The Porkfish comes from the Western Atlantic and has a yellow head and fins, with the base of silver-gray with vertical black stripes. They are tranquil fish that make a great option for a serene saltwater aquarium that is exclusively for fish. A 180-gallon or bigger aquarium that has plenty of room for swimming is needed. If there are a lot of Porkfish in a group, appropriate space is needed. It is more likely to be found on reefs and requires an apex or cave for refuge. The Porkfish is known to sometimes pick parasites off the bodies of tankmates. Don't keep the Porkfish with other species that are aggressive and adults are the ones to be added to the community tank. They're not a great choice for reef aquariums, because they are able to eat all snails, crabs, shrimp, and starfish. The Porkfish diet includes various meaty meals like cut shrimp, the flesh of marine fish, and frozen meals that are prepared for carnivores, as well as vegetables. The fish will be in their juvenile colors. When the fish adapts to its aquarium and develops, the adult coloration will become apparent at around 4 to 5" in length. Approximate size of purchase: Small: 3/4" to 1-1/2"; Medium: 1-1/2" to 2"; Large: 2" to 4"  
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Information about the Porkfish The Atlantic porkfish comes from the Family Haemulidae, and fishes belonging to this family are often called by aquarists grunts. Grunts are referred to as grunts due to the fact that they make a "grunting" sound with their pharyngeal teeth as well as the swimming bladder (some sweetlips "grunt" too). Grunts belonging to the family Anisotremus are similar to those of the Atlantic porkfish are also known as the smallmouth grunts as well. The Atlantic porkfish is known to have an extremely small mouth. Although its mouth is tiny, however, the Atlantic porkfish can reach fifteen inches long. The adult fish requires an aquarium of at minimum 175 gallons and plenty of room for swimming.   Porkfish Diet In the wild, Atlantic porkfish feeds mainly at night, eating a variety of crustaceans that live at the bottom, as well as other small animals (e.g. Echinoderms and annulids). in the tank, they can also consume small invertebrates such as ornamentals like hermit crabs. Juveniles can be cleaned by facultative cleaning and can eat parasites from other fishes. Give them Atlantic porkfish a diverse diet with meaty pieces from marine meat (e.g. fresh table shrimp squids or scallops.) and cooked meals (pellet or frozen) for carnivores.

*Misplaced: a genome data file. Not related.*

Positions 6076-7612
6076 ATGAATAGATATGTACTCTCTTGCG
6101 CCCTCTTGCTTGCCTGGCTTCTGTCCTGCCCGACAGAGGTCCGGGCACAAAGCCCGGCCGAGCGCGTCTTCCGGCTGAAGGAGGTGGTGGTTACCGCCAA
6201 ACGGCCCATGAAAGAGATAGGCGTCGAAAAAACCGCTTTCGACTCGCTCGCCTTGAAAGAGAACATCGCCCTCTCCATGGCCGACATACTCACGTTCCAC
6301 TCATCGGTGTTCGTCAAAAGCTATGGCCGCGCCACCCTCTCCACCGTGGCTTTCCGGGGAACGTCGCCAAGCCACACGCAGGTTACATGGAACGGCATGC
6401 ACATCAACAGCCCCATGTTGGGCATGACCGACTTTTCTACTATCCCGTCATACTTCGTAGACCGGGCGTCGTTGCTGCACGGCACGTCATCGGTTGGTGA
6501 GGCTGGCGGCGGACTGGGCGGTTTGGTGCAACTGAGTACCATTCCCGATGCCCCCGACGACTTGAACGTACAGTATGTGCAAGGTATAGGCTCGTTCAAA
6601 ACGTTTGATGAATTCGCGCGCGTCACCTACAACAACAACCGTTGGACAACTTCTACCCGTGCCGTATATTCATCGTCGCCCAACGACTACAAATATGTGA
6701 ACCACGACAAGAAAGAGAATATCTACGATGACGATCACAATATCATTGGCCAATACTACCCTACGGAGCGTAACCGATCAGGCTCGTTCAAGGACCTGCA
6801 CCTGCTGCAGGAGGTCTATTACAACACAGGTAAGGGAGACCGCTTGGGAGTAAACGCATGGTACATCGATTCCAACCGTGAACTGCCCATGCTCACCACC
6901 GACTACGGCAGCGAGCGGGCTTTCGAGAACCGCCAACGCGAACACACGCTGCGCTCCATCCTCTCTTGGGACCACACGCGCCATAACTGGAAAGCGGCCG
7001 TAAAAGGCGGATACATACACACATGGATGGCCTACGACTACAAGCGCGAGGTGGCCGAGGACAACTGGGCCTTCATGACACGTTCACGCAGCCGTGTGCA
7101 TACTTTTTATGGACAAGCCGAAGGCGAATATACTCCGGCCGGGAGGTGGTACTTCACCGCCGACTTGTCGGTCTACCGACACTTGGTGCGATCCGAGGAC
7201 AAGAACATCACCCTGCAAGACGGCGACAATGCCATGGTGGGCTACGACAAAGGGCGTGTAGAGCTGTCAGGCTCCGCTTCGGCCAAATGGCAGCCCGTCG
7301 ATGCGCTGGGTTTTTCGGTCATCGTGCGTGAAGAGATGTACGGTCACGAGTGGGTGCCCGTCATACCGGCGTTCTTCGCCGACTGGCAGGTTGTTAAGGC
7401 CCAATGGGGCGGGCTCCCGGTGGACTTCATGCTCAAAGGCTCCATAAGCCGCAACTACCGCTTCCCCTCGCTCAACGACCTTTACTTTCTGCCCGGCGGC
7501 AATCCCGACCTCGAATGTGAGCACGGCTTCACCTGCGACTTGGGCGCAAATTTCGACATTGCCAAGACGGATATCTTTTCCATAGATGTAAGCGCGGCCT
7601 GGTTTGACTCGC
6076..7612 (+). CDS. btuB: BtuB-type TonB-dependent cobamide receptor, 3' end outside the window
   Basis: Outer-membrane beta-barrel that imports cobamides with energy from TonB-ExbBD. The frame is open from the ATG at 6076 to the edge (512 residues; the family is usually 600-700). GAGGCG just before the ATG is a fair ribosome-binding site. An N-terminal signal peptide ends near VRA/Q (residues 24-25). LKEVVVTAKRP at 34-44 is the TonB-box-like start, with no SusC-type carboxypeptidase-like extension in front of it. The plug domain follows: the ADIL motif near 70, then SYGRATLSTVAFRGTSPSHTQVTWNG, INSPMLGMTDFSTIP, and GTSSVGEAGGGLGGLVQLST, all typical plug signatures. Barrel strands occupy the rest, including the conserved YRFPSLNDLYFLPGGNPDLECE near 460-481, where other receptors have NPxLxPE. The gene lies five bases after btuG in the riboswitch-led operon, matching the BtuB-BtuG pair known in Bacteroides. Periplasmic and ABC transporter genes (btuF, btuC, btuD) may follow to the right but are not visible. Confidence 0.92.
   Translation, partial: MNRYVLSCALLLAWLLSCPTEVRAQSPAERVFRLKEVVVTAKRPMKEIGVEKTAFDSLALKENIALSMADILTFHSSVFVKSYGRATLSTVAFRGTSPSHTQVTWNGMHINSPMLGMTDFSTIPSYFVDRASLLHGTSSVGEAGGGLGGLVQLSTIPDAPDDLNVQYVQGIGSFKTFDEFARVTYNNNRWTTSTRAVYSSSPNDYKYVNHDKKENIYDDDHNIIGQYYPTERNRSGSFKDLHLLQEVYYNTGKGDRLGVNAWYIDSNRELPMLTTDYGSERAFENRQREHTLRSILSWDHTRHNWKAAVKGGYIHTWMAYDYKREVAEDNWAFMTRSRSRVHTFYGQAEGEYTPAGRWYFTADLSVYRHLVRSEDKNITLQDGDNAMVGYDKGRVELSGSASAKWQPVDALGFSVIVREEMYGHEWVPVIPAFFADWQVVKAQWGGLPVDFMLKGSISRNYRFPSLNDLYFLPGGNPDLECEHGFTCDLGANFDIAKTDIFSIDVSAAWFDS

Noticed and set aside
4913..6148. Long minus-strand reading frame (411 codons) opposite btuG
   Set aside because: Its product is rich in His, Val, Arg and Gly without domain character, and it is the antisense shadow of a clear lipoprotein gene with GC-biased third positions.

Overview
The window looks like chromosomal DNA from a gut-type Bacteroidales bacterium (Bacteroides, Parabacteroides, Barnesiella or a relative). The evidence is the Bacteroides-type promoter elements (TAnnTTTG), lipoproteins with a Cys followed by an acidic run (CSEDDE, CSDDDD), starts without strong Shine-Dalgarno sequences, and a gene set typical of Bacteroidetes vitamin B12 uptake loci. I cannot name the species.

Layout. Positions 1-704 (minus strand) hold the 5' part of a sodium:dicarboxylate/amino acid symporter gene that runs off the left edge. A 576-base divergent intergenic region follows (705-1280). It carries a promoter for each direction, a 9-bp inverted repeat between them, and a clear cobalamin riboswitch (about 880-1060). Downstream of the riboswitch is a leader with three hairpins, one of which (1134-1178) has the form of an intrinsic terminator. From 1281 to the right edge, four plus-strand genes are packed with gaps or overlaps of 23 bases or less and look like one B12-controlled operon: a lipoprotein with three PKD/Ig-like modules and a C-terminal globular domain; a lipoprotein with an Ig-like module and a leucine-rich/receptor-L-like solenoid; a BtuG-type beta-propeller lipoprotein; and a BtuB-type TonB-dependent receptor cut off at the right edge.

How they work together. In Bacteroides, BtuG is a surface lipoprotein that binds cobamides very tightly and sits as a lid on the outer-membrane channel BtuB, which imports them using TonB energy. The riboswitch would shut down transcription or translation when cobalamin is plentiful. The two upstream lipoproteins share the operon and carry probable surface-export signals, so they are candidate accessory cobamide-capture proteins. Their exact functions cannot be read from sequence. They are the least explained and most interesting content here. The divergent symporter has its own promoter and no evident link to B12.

Large, Medium, Small
6 lbs


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Frequently Asked Questions
Is hiring a professional necessary to set up a saltwater aquarium?

As a general rule, a larger custom aquarium might require installation by a professional. However, a kit from our online fish store is relatively affordable and beginner friendly. That means you should have no problem setting it up yourself.

Which saltwater aquarium fish should you choose when starting out?

Consider a yellow tang fish. This popular saltwater aquarium fish does a great job of coexisting with other types of fish you’ll find in our online fish store.

How does a saltwater aquarium differ from a freshwater one?

Saltwater aquariums require a bit more maintenance and monitoring than freshwater tanks. Different fish require different levels of salinity, pH tolerances, and temperature requirements. They also require specialized pumps, filters, and other equipment that can handle salt. We can guide you through everything you need to know to set up a healthy, thriving reef tank.

Do fish in a saltwater aquarium swim in a school?

That depends on the species. However, if it’s a fish that swims in a school in the wild, they’ll do the same in an aquarium. Some fish that swim in schools include the green and blue chromis, cardinalfish, and dartfish, for example. When ordering from an online fish store, make sure you do your research on how specific fish species behave to ensure they’ll school (or at least coexist) with your current fish.

Is the effort required to maintain a saltwater aquarium worth it?

Yes! Many aquarists dream of owning thriving saltwater aquariums. You have a tiny piece of the ocean in your home, featuring magical and exotic fish that can only survive in saltwater.